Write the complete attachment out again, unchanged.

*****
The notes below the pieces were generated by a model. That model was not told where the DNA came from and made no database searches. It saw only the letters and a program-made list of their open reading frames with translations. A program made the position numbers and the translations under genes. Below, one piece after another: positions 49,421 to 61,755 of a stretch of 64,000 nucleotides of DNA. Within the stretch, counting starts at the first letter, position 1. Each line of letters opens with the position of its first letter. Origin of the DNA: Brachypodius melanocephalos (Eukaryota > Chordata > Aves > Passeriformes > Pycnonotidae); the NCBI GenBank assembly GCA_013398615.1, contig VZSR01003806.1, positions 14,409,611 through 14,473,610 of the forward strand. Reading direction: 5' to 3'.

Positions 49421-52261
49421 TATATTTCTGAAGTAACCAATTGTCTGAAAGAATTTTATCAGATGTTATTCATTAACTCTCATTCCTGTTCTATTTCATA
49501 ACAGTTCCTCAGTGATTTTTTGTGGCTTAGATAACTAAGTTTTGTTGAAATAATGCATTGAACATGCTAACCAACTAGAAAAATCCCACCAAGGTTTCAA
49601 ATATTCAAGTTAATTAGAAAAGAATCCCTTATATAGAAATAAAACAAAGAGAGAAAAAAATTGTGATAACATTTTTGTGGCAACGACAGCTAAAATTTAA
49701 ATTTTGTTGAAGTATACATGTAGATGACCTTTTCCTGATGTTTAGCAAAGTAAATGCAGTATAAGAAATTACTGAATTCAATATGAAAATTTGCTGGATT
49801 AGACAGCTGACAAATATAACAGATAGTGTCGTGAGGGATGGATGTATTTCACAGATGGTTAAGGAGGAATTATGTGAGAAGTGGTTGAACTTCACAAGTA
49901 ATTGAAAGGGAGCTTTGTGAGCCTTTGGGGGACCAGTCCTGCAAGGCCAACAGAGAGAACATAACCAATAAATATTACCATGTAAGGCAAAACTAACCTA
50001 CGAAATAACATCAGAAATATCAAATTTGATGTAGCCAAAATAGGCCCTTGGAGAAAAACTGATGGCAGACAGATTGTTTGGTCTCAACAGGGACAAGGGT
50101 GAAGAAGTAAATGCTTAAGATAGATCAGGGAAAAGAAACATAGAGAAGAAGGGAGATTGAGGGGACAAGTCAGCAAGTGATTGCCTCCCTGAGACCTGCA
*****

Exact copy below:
The notes below the pieces were generated by a model. That model was not told where the DNA came from and made no database searches. It saw only the letters and a program-made list of their open reading frames with translations. A program made the position numbers and the translations under genes. Below, one piece after another: positions 49,421 to 61,755 of a stretch of 64,000 nucleotides of DNA. Within the stretch, counting starts at the first letter, position 1. Each line of letters opens with the position of its first letter. Origin of the DNA: Brachypodius melanocephalos (Eukaryota > Chordata > Aves > Passeriformes > Pycnonotidae); the NCBI GenBank assembly GCA_013398615.1, contig VZSR01003806.1, positions 14,409,611 through 14,473,610 of the forward strand. Reading direction: 5' to 3'.

Positions 49421-52261
49421 TATATTTCTGAAGTAACCAATTGTCTGAAAGAATTTTATCAGATGTTATTCATTAACTCTCATTCCTGTTCTATTTCATA
49501 ACAGTTCCTCAGTGATTTTTTGTGGCTTAGATAACTAAGTTTTGTTGAAATAATGCATTGAACATGCTAACCAACTAGAAAAATCCCACCAAGGTTTCAA
49601 ATATTCAAGTTAATTAGAAAAGAATCCCTTATATAGAAATAAAACAAAGAGAGAAAAAAATTGTGATAACATTTTTGTGGCAACGACAGCTAAAATTTAA
49701 ATTTTGTTGAAGTATACATGTAGATGACCTTTTCCTGATGTTTAGCAAAGTAAATGCAGTATAAGAAATTACTGAATTCAATATGAAAATTTGCTGGATT
49801 AGACAGCTGACAAATATAACAGATAGTGTCGTGAGGGATGGATGTATTTCACAGATGGTTAAGGAGGAATTATGTGAGAAGTGGTTGAACTTCACAAGTA
49901 ATTGAAAGGGAGCTTTGTGAGCCTTTGGGGGACCAGTCCTGCAAGGCCAACAGAGAGAACATAACCAATAAATATTACCATGTAAGGCAAAACTAACCTA
50001 CGAAATAACATCAGAAATATCAAATTTGATGTAGCCAAAATAGGCCCTTGGAGAAAAACTGATGGCAGACAGATTGTTTGGTCTCAACAGGGACAAGGGT
50101 GAAGAAGTAAATGCTTAAGATAGATCAGGGAAAAGAAACATAGAGAAGAAGGGAGATTGAGGGGACAAGTCAGCAAGTGATTGCCTCCCTGAGACCTGCA